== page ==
sealant

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  #1  
Old 06-02-15, 09:04 AM
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sealant

I have a 27-year old central A/C in my house. At the end of last summer, it stopped blowing cold air and after some investigation, my A/C company determined that there was a leak (maybe more than one) in the evaporator coil. They added 4 pounds of freon and put some sealant into the system. They also told me that given how old the unit was, it made no sense to try to fix it, and that most likely it would start leaking again soon.

Well, I've been getting estimates to have my a/c replaced all spring, and in the meantime, my old A/C has been working okay. I've already used it probably about 10 days this year. So now I'm wondering why should I replace an A/C that works, especially considering how expensive it is.

My question is, should I still expect it to stop blowing cold air any day? How well do those sealants work? Frankly, based on what they told me last year, I didn't expect my A/C to work this year at all. Will measuring the temperature at the vents will give me any indication of how close to the end my A/C is?
 
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Old 06-02-15, 09:45 AM
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You can take temps at a supply duct and at the return duct. That will give you the temp drop across the coil. Should be between 15* - 20*.
 
  #3  
Old 06-02-15, 12:03 PM
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Yes, that's what I've been doing. But my question is, if from day to day the difference stays the same, is that an indication that there is no leak? If there is a slow leak, would the temperature drop be getting smaller and smaller every day?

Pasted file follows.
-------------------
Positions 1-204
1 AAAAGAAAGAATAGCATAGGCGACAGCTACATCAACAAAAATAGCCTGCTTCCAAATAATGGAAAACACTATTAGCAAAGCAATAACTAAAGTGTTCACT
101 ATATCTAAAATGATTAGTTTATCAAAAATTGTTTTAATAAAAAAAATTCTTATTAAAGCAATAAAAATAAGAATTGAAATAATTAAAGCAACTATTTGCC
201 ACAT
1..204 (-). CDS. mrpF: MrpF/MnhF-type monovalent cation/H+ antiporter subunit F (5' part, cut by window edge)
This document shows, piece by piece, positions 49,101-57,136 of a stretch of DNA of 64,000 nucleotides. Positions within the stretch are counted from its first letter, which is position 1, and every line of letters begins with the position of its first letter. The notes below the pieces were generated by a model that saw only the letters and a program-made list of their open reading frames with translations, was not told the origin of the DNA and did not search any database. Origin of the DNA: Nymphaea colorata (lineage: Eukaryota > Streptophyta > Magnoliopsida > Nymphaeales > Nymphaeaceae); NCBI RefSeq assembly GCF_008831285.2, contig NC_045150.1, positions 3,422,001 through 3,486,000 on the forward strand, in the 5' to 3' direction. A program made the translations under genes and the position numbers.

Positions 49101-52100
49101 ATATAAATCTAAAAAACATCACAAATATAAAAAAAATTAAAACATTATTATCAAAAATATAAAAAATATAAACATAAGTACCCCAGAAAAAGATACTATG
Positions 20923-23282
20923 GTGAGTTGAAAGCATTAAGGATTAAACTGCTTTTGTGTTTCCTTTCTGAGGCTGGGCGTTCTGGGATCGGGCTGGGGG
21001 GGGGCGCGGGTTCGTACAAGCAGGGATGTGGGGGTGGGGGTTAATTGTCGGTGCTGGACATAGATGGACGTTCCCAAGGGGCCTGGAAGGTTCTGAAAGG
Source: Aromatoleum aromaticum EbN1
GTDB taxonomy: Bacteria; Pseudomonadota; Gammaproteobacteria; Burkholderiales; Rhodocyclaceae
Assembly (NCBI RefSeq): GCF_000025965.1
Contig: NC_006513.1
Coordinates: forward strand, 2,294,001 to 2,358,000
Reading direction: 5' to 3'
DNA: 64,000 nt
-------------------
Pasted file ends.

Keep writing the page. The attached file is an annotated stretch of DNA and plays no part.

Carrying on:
#4  
Old 06-02-15, 12:13 PM
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It could take weeks or even month's to see a change. If it was slightly over charged could take longer. I have had 50% success with sealant.
 
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Old 06-03-15, 04:21 AM
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27 years old is about 14 past average. The $30 plus dollars a month in energy savings should help offset the price. Plus better comfort.
 
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Old 06-03-15, 05:37 AM
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Most people that I've seen in your situation take a wait and see approach. From what you are saying it seems to be holding fine. If it gets worse you can always add some freon or choose to change the system at that time. I have many customers who are happy adding some freon every year or so, instead of paying thousands for a new unit. New units are especially lately are having many problems of their own.
 
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Old 06-03-15, 05:58 AM
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Don't forget Murphy, if anything can fail, it will ,at the worst possible time.
Just Saying!
Geo
 
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Old 06-03-15, 06:15 AM
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You need to plan on replacement if not now, in the not so distant future. It's better to have a plan and be able to pay for the replacement than get caught with your pants down.
 
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Old 06-03-15, 07:19 AM
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Thanks everyone. Another concern is if the coil is slowly leaking freon, doesn't it just go into the air inside the house, which can't be good for those in the house?
 
  #10  
Old 06-03-15, 07:42 AM
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Yes, the Freon will get into the house, but the leak should be very small and very slow, so no need to worry.
 
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